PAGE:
On a Saturday in December 1967, a young man went down to his local record shop in London called ‘One Stop Records’. On this Saturday in question the young man had gone to buy Donovan’s new album ‘A Gift From a Flower to a Garden’. As he queued to pay, he glanced around at the people behind him and saw Michael Caine patiently waiting his turn, holding the album ‘Forever Changes’ by Love.
This album was released by Elektra Records on 1st November 1967 and this month will be its 50th anniversary. ‘Forever Changes’ failed to achieve commercial success when it was first released, but has gone on to be recognized as one of the greatest albums ever made.
Upon its release the Los Angeles Times wrote, “The album can survive endless listening with no diminishing either of power or of freshness”, while noting “…parts of the album are beautiful; others are disturbingly ugly, reflections of the pop movement towards realism”.
‘Forever Changes’ has a musical background of lush orchestral string arrangements and mariachi style brass accompaniment. It manages to effortlessly move between haunting beauty one moment and eerie darkness the next, combined with Arthur Lee’s surreal, unsettling lyrics such as “Sitting on a hillside watching all the people die / I’ll feel much better on the other side” you have unique album like no other.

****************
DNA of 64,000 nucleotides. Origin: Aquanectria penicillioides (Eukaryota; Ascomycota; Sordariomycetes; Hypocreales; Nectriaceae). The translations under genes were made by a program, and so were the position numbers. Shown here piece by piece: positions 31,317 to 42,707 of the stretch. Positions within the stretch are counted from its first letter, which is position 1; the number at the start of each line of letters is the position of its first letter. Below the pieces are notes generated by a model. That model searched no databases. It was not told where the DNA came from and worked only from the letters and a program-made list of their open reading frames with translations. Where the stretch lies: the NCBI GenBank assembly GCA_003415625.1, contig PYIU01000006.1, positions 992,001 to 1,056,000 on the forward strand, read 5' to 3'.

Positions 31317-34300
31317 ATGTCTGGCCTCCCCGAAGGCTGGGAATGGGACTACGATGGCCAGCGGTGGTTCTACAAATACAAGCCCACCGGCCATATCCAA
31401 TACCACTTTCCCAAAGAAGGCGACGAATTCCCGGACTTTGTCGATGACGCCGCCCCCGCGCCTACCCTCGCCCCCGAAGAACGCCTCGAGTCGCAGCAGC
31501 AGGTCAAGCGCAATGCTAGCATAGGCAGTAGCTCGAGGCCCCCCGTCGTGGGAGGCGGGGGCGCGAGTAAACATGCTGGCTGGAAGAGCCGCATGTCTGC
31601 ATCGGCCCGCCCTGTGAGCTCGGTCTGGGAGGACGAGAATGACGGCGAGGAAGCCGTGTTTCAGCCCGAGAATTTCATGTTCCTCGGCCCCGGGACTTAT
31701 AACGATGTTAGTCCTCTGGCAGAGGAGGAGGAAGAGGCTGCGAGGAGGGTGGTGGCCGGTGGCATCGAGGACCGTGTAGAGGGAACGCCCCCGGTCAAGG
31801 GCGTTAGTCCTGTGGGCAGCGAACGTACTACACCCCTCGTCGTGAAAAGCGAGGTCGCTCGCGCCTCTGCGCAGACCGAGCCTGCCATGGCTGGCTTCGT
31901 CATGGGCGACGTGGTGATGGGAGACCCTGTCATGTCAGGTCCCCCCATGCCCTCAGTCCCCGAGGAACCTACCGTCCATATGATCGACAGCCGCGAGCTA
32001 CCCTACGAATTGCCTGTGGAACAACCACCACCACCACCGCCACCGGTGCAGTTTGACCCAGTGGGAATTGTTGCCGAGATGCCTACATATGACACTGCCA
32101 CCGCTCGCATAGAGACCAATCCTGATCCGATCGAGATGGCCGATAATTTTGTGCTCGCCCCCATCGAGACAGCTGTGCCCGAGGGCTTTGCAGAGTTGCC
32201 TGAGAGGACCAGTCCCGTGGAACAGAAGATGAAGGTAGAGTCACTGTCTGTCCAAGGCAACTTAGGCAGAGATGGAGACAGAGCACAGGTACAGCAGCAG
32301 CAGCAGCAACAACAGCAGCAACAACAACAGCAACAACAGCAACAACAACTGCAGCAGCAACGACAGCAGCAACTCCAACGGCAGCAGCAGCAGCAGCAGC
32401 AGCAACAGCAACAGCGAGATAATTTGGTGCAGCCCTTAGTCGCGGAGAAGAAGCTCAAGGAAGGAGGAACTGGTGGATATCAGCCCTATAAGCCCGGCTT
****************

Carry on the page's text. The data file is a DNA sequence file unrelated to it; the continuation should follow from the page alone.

I first discovered the album whilst studying at art college and soon fell under its intoxicating spell. I have discovered it’s an album that once you fall in love with, the love lasts a lifetime. One of the enduring themes within the album is its exploration of the human condition. It touches on themes of life, death, beauty and time.
One of the central Buddhist teachings is that all things are impermanent and subject to change and flux. Simply stated, nothing in the world around us or our self is fixed or solid. There are no things, just process and flux. There is no fixed unchanging centre in any object in our experience. Unfortunately, we suffer and experience difficulties in life because we perceive the world around us as solid, looking for stability where there is none.
Discovering these Buddhist teachings on impermanence and this vision of life as flowing change and process, rather than something solid and permanent was for me, exciting and profound it was as if Buddhism was articulating something I intuitively sensed in the world, but was not able to articulate. What I love about ‘Forever Changes’ is that within the medium of a rock album, we encounter similar profound insights on life that can be found in the teachings of Buddhism.
Sometimes within popular culture we can find genuine works of art that have the ability to change our lives for the better. ‘Forever Changes’ is I feel, one such work of art and it is just as relevant today as it was in 1967.